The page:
How do you apply eyeshadow to hooded eyes? Our beauty experts do’s and don’ts

All the tips and tricks for a flawless finish!

A close-up shot of a woman applying eyeshadow, to show How do you apply eyeshadow to hooded eyes
(Image credit: Getty Images/Canva)

Learning how to apply eyeshadow to hooded eyes is far easier than you might think.

Before we explain how do you apply eyeshadow to hooded eyes, let’s start with the basics of what a hooded eye actually is. “Hooded eyes are when the skin above the eye droops down over the lid,” explains pro makeup artist Lan Nguyen-Grealis (opens in new tab). You can tell if your eyes are hooded if, “the majority of the socket area is covered and you mainly see your lashes when you’re looking straight ahead. Sometimes it can be genetic, often East Asian eyes can be hooded, but not necessarily. Eye shape does change as we get older as that part of the face deepens and looks more sunken.”

“The hooded eye that happens with age is gravity pulling down that extra section of skin which is normally sat beautifully within the socket,” adds Max Factor brand ambassador and international makeup artist Caroline Barnes (opens in new tab). “It then sort of hangs down slightly to create that tent-like shape over the eye. This can make your eyes look a bit tired compared to their natural shape.” Obviously, we want to look less tired (opens in new tab), so how you apply eyeshadow to hooded eyes is all about working to wake up and widen your eyes. 

How do you apply eyeshadow to hooded eyes?

Step 1: Do start by prepping your lids

The most important step to start with for how do you apply eyeshadow to hooded eyes is prep. If you want your eyeshadow to be long-lasting (and who doesn’t when you’ve taken the time to apply it) then you need to lay the appropriate groundwork. 

“Our lids are the oiliest part of our face,” explains international makeup artist Caroline Barnes. “Make sure you don’t overload that area with skincare, then, just before you put your makeup on, take a little bit of toner or micellar water and sweep it over the eyes to remove any excess oil. You can also use a little fine powder or an eyeshadow primer to give you that velcro effect.” Creating a budge-proof look on hooded eyes is ultimately all about minimising slip and maximising grip. 

Urban Decay Eyeshadow Primer | RRP: £20 (opens in new tab)

Urban Decay Eyeshadow Primer | RRP: £20 (opens in new tab)

Whenever anyone asks us how to apply eyeshadow to hooded eyes, we mention this product. This primer is a cult buy for good reason. What initially feels like a super creamy shadow dries down into an ever-so-slightly tacky finish which is just what you need to take firm hold of your shadow.


Milk Makeup Hydro Grip Eye Primer | RRP: £22 (opens in new tab)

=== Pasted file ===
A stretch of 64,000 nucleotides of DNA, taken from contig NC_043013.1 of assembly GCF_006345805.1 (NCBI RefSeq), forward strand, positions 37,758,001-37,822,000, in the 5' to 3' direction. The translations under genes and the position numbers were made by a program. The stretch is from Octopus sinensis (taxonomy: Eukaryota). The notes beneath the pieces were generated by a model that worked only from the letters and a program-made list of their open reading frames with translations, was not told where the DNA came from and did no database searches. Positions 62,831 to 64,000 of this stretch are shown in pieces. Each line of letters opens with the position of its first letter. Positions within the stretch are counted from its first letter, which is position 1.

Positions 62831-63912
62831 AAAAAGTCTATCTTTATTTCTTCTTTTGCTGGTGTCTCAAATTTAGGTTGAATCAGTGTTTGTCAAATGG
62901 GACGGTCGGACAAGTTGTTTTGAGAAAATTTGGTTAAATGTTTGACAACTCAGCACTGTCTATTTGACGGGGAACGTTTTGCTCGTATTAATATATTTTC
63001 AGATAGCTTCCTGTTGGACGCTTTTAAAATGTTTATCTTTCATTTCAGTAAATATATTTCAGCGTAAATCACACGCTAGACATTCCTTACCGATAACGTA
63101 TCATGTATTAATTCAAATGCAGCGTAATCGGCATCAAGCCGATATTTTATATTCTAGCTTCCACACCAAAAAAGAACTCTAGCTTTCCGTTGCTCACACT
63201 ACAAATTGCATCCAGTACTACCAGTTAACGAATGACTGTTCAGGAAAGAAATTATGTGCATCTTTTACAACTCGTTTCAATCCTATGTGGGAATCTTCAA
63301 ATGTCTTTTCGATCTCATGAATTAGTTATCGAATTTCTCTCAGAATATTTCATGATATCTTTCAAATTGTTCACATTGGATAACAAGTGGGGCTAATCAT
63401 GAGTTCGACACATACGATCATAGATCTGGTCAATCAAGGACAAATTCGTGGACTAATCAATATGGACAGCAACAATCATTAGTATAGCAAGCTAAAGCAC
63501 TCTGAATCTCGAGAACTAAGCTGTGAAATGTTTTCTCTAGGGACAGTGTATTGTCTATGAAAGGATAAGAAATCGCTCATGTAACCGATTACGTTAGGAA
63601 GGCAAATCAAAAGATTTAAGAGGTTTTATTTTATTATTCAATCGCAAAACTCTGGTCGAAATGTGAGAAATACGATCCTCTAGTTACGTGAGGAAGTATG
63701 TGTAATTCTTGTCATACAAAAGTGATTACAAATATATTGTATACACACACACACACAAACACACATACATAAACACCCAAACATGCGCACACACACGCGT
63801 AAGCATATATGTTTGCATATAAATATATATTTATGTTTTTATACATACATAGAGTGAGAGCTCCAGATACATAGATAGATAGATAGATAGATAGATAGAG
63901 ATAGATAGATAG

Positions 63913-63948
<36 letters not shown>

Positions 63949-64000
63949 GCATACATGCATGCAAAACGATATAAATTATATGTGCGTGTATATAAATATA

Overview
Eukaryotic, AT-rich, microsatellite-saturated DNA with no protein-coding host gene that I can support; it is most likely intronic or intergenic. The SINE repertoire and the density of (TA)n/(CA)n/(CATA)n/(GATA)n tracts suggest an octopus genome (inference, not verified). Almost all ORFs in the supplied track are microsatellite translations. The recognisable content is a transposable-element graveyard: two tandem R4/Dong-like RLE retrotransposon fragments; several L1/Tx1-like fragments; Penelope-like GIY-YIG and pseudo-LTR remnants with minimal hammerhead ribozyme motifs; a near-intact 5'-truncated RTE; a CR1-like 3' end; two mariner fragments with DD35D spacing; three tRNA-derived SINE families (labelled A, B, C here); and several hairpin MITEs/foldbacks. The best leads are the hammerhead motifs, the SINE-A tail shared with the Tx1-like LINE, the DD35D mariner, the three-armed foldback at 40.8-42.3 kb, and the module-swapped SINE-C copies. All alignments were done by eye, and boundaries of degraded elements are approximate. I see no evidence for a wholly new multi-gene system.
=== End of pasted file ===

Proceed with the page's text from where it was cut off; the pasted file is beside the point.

Milk Makeup Hydro Grip Eye Primer | RRP: £22 (opens in new tab)

If you find your eyelids can feel quite dry, which in turn causes your eyeshadow to cake, then this is the primer for you. It contains hyaluronic acid to bring extra hydration to this delicate skin. 


Step 2: Don’t choose light, shimmering shades

Most people that wonder how do you apply eyeshadow to hooded eyes have a set colour in mind. Hooded eyes can look quite heavy, so there’s a tempting tendency to try and brighten the area with pale, shimmering and light-reflecting shades. 

But according to the experts, the key to making eyes look brighter is to stick to darker colours. “I think a lot of people with hooded eyes feel that the skin is kind of taking over their eye shape and they want their eyes to look bigger,” says Caroline. “So, if you want to open out your eyes, you need to avoid using anything that’s lighter than your skin tone. Anything lighter or brighter will sort of throw itself forwards on your face, whereas you want to push that area back to make your eyes come forwards.”

“As a general rule, a matte shade works better,” Caroline continues. “If you have something metallic it will reflect the light and make the hood look more obvious, and you want to make it look less obvious by pushing it back.” 

How dark is dark enough? You don’t need to go super sultry – Caroline just advises using a colour that's “3 or 4 shades darker than your actual skin tone.” Brown tones are always going to look the most subtle, but you could also adapt the concept with greens or purples if you’re feeling bold. 

Step 3: Do opt for powder over cream

As we’ve already touched on, the best way to stop your eyeshadow from skating around is to minimise slippiness on the lid. It makes sense then that powder eyeshadows are a smarter choice than cream, as you’re not adding any more moisture into the mix. 

“I think powders will work better, and you’re going to get much longer wear,” advises Caroline. “But, if you want something soft and natural there are some nice cream matte eyeshadows that really set.”

“Creams are great if you use a non-creasing formula,” adds Lan. “But by applying powder on top of the cream there’s less creasing and it’ll last longer. With hooded eyes, adding too much cream shadow can create gaps when your lids move, so thin layers are the best way to go.”

Charlotte Tilbury Luxury Palette The Sophisticate | RRP: £43 (opens in new tab)

Charlotte Tilbury Luxury Palette The Sophisticate | RRP: £43 (opens in new tab)

A wear-with-anything mix of four nice neutral shades, this luxe palette will more than earn its keep in your makeup bag. 


Nars Single Eyeshadow in Sienna | RRP: £18 (opens in new tab)

Nars Single Eyeshadow in Sienna | RRP: £18 (opens in new tab)

Don’t want to invest in a whole new palette? These single shadows from Nars are a less wasteful way to give a shade a try. Sienna is a gorgeous red-toned brown. 


Step 4: Do create a faux crease

One of the main things people mention when they ask us how do you apply eyeshadow to hooded eyes is creasing. When you have hooded eyes, you don’t have a clear crease or definition where your lid slots into your socket. So, what you want to do is use a couple of different eyeshadow shades to give the illusion of depth.